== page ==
We had to turn off the part of the radar that searches up to 250 miles around or we would break international law; and yet we had to keep the radar on because it is the “eyes” of the ship to get us through the strait. He was now depending on me to fix this problem – without turning the electricity off – which is highly dangerous and risky work. And I did it successfully. It took me to a new level of competency. If I still doubted in my mind whether I was really good at this work, those doubts disappeared.
Q: What an amazing story! What can you tell others who have struggled in their early years to find themselves – what can you tell them to encourage them to take similar steps?
A: This is a topic near and dear to me. I feel I have something to say to young people who grew up in neighborhoods like I did. You’re smarter than you think you are. I’ve worked in the electrical field for several years, and I’ve seen there are not many young black students or faculty like me. This is what I want to say to them:
Allow room for your mindset to expand. The world is a huge place filled with wonderful experiences, opportunities, and people. My mindset at that age was limited to my neighborhood. I never dreamed I could leave, learn electronics in the military, and travel the world. You can come from the roughest background and still have the intelligence and ability to find a way to build the life you want and deserve. The world has more to offer than what you see and experience in just one neighborhood.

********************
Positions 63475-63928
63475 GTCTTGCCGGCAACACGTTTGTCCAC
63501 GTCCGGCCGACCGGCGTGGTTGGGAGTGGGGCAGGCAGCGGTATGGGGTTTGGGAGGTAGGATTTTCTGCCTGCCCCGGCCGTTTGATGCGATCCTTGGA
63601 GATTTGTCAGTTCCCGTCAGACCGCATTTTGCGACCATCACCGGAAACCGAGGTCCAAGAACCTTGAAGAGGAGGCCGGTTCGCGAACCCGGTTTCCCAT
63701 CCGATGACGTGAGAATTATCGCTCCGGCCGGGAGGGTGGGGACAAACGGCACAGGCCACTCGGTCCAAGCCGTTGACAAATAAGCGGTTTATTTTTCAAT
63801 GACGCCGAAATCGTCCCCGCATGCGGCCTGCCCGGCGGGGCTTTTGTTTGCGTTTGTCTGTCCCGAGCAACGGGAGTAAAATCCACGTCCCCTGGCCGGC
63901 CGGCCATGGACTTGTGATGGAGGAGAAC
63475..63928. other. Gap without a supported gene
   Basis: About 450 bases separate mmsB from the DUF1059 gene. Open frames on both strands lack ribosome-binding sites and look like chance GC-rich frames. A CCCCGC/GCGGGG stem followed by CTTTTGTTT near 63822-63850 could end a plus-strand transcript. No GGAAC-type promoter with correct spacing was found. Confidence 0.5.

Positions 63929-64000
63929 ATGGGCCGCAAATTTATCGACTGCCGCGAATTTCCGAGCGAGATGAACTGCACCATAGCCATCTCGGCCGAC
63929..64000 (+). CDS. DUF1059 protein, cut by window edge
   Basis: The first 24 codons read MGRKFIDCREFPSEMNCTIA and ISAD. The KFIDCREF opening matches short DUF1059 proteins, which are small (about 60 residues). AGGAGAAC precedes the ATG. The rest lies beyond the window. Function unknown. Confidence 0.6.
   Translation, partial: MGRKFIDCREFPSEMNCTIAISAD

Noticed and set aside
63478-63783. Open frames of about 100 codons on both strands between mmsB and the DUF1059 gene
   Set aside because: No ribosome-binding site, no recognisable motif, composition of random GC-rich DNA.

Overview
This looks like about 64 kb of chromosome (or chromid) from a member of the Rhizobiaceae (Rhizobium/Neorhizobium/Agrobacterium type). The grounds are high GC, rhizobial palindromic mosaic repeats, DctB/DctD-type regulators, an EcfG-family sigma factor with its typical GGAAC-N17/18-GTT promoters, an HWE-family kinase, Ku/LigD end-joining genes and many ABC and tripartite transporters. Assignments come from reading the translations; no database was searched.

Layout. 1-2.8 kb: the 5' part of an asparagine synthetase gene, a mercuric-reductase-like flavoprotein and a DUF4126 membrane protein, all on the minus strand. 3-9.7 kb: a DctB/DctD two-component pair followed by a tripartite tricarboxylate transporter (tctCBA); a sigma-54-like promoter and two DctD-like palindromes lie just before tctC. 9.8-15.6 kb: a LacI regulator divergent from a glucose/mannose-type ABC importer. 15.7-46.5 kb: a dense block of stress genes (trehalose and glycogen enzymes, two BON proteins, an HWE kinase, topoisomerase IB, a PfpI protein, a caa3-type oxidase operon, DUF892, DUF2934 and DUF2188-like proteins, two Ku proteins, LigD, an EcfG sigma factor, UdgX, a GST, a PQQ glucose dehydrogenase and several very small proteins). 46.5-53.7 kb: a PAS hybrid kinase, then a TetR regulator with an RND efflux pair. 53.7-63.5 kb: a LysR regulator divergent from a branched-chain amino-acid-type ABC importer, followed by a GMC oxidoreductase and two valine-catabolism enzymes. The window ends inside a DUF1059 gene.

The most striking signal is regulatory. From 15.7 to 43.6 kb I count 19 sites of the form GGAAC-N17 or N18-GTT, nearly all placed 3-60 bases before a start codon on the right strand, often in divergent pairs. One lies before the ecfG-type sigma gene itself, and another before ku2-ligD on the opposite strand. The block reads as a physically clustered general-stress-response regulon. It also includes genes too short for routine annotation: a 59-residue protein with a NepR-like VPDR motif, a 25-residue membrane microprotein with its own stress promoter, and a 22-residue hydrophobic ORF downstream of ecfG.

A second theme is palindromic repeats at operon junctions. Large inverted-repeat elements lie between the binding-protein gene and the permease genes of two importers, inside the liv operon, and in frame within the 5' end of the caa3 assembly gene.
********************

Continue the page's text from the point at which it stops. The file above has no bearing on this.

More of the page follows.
Q: What made you want to get into teaching?
A: I actually think teaching has been a missed calling for me, and that I could have started doing it years ago. I’ve chosen some jobs to make more money, but I was miserable. At my age now, I want work that is more meaningful. And I have a lot of experience to bring to the table and share with students.
Q: What do you like about SJVC?
A: I love it. It’s filling me up with that place I need to be. Also, the instructors I’ve met so far seem to all have a personal passion for their field of study and for teaching. That makes a great deal of difference in the quality of the education here.
Q: What do you want potential students to know about going to SJVC?
A: I would like them to know they are not alone in their journey. There is an entire faculty and staff that are dedicated to helping them make it through the program successfully.
Q: Anything else you want to add?
A: Yeah. Just one more thing for any student to know:
You may find out that you have natural skills in Electrical Technology, or in a completely different field than mine. Just believe in yourself and your ability to learn. When you come upon something in that field that you’re afraid of, feel the fear – and do it anyway.
Q: One last question: I loved the picture portraits you sent – you are quite the dresser! Tell me about those bow ties…
A: Yeah, I have quite a collection of bow ties. There was a period in my life when I actually thought about designing bow ties. I love wearing them; but I’m glad I chose teaching instead!